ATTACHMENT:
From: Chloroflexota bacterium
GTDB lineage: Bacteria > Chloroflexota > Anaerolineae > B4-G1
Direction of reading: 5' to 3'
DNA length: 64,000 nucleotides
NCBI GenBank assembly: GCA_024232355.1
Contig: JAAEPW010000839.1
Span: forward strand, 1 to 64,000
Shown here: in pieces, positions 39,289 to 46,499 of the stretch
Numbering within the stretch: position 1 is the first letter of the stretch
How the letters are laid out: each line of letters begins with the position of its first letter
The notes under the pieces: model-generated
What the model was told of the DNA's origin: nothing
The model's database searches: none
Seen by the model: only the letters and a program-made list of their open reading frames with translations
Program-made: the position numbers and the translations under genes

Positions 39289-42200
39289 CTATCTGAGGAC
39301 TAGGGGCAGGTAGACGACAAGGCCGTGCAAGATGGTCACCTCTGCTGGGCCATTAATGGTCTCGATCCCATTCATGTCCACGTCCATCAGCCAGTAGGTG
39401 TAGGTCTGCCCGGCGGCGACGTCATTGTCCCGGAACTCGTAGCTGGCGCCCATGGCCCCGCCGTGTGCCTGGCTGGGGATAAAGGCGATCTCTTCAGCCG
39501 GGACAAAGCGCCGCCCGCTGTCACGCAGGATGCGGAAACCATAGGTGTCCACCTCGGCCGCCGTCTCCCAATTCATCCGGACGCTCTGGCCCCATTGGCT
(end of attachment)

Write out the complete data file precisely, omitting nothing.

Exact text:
From: Chloroflexota bacterium
GTDB lineage: Bacteria > Chloroflexota > Anaerolineae > B4-G1
Direction of reading: 5' to 3'
DNA length: 64,000 nucleotides
NCBI GenBank assembly: GCA_024232355.1
Contig: JAAEPW010000839.1
Span: forward strand, 1 to 64,000
Shown here: in pieces, positions 39,289 to 46,499 of the stretch
Numbering within the stretch: position 1 is the first letter of the stretch
How the letters are laid out: each line of letters begins with the position of its first letter
The notes under the pieces: model-generated
What the model was told of the DNA's origin: nothing
The model's database searches: none
Seen by the model: only the letters and a program-made list of their open reading frames with translations
Program-made: the position numbers and the translations under genes

Positions 39289-42200
39289 CTATCTGAGGAC
39301 TAGGGGCAGGTAGACGACAAGGCCGTGCAAGATGGTCACCTCTGCTGGGCCATTAATGGTCTCGATCCCATTCATGTCCACGTCCATCAGCCAGTAGGTG
39401 TAGGTCTGCCCGGCGGCGACGTCATTGTCCCGGAACTCGTAGCTGGCGCCCATGGCCCCGCCGTGTGCCTGGCTGGGGATAAAGGCGATCTCTTCAGCCG
39501 GGACAAAGCGCCGCCCGCTGTCACGCAGGATGCGGAAACCATAGGTGTCCACCTCGGCCGCCGTCTCCCAATTCATCCGGACGCTCTGGCCCCATTGGCT